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Random Hearts

Review by Elias Savada
Posted 8 October 1999


Directed by Sydney Pollack.

Starring Harrison Ford
Kristin Scott Thomas
, Charles S. Dutton
Bonnie Hunt
, Dennis Haysbert
Richard Jenkins
, Paul Guilfoyle
Susanna Thompson
, Dylan Baker
Susan Floyd, Lynne Thigpen
Kate Mara
, Ariana Thomas
Bill Cobbs
, and Sydney Pollack.

Screenplay by Kurt Luedtke 
adaptation by
Darryl Ponicsan
based on the novel by Warren Adler.

Apparently pitching for The Bridges of Madison County audience, regrettably the chemistry between Dutch Van Den Broeck, a D.C. cop with a bad hair day, and stuffy, Republican New Hampshire Congresswomen Kay Chandler comes to fruition as the two of them stumble about and grope each other in the front seat of her car at Ronald Reagan National Airport (yes, another Republican) midway through this autumn sleeper. Except this sleeper is the other, i.e. narcoleptic, kind. Overlong by a mile, this latest romantic non-thriller from director-actor Sydney Pollack is Hollywood’s gift to cure insomnia. If you want to prevent cinematic hibernation, be sure to pre-screen at least a double latte at the Starbucks down the street. A couple of toothpicks to prop your eyelids open might be a good idea, too. Perhaps the theaters could hand them out to the audience, packed in a paper wrapper embossed with “I survived Random Hearts.”

Pollack seems to have taken a card from the deck of the late Stanley Kubrick. Unfortunately it’s the joker. Eyes Wide Open tread water forever and Pollack had ample opportunity to observe the master’s final effort and transferred those impressions in this geriatric paean for the Geritol crowd. His credits are impressive (Out of Africa, Tootsie, They Shoot Horses, Don’t They?), and his films have garnered an incredible 46 Academy-Award nominations, but his four years off since directing the Sabrina remake (also with Harrison Ford) seems to have taken its toll, and his megaphone has gone limp with this long incubating treatment of Warren Adler’s 1984 novel.

Ford and Kristin Scott Thomas put on stoic faces as tragedy-crossed lovers, tossed together for a brief encounter when their adulterous spouses (Susanna Thompson and Peter Coyote) perish while flying to Miami for a weekend tryst. Ominous thunder claps foretell the obvious, as Dutch, a sergeant with Internal Affairs, and Kay, a patrician public servant and mother continue on, unaware, with their separate lives (sleepless in D.C.), he investigating two crooked policemen, she hemming and hawing her political future under the microscope of spin doctor Carl Broman (Pollack, at least putting in a good performance, although he’s no Robert Wag the Dog DeNiro). There’s no real tension (well a touch of aging sexual angst perhaps), other than the bad cop subplot that doesn’t work at all other than to dovetail at one key moment late in the film. The Dorset-born Thomas puts on a believable New England accent as well as generally depressing bleary-eyed makeup. And Ford has another horrendous finger-in-the-socket coif that rivals his disastrous cut in The Devil’s Own. Ouch!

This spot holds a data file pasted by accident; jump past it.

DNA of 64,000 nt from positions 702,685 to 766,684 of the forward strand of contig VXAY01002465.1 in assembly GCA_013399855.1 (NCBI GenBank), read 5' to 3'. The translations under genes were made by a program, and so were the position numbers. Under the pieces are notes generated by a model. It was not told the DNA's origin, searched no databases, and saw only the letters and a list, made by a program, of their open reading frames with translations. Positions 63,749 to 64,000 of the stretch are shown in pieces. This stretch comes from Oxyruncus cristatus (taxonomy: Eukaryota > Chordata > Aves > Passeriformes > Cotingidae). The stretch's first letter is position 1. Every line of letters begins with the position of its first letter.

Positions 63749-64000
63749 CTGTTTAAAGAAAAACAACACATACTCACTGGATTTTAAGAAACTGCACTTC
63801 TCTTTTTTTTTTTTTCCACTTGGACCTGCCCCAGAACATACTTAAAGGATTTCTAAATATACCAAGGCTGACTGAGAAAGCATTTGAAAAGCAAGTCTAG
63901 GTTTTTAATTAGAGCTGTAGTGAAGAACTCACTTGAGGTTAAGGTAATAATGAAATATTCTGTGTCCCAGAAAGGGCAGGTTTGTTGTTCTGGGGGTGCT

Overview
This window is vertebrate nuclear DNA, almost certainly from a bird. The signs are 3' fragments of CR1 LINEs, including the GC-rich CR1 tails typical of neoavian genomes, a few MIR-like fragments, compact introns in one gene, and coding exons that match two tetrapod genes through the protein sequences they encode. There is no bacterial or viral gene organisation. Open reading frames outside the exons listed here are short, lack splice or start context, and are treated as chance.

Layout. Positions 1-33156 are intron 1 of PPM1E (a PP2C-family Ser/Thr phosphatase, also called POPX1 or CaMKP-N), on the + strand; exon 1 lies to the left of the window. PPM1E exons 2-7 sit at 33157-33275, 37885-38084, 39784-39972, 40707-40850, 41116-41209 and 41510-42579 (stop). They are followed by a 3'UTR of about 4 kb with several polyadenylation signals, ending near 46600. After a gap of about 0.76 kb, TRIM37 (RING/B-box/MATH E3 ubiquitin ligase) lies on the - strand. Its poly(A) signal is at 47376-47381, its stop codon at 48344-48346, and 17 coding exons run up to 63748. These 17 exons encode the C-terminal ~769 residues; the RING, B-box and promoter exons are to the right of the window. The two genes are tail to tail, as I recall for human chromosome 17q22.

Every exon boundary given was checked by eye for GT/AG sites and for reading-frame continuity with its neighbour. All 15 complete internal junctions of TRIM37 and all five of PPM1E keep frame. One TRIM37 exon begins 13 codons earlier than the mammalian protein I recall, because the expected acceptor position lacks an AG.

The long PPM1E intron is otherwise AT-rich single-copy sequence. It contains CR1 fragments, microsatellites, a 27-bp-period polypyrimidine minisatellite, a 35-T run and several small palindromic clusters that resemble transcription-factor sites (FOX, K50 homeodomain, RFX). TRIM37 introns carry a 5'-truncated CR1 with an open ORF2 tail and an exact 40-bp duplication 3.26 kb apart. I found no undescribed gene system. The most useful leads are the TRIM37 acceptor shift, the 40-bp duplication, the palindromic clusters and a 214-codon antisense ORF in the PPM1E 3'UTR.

The film moves along at a prehistoric pace, especially the first, distant meeting of the principals, a painstakingly slow sequence that has enough pregnant pauses of deadly silence to give birth to an army of angry film critics. It suffers from a terminal case of denial as Dutch and Kay unravel the “why” behind their spousal deception. The leads trade off their deep funks on each other; Dutch wins by being able to remember the cut and size of his wife’s engagement ring. And any observant viewer will notice an occasional continuity error, including a 25-cent pay phone call (it’s been a dime more than that for a few years here in the nation’s capital), although the city and surrounding areas, including the local Saks, are captured to good advantage.

Dave Grusin’s score is pedestrian, offering a redundant blues motif with tinges of brass and piano (shades of Red Shoe Diaries, I wrote in my notes) as one predictable, stress-filled scene follows another. Latin riffs accompany the hot breeze in Miami where the Congresswoman and the cop follow up clues, shuffling into a hot club where their sexual tension couldn’t even be cut by a plastic spoon. There’s no comic relief either, except for sarcastic humor as Dutch tracks down sinister Detective George Beaufort (Now and Again’s Dennis Haysbert) to a bowling alley and throws a ball in a most inappropriate place while mumbling, “You thought bowling wouldn’t be this exciting.” The only other joke is thrown at Dutch as Kay wonders about his party affiliation.

Charles S. Dutton is solid in support as Dutch’s right-hand man, while Dylan Baker and Bonnie Hunt make very brief appearances as old friends of Kay, with Hunt offering a revealing morsel late in the film.

Random Hearts is creaky and grizzled. The only anguish you’ll see is when you look around at everyone else suffering in the audience (those not asleep), checking their watches every few minutes.

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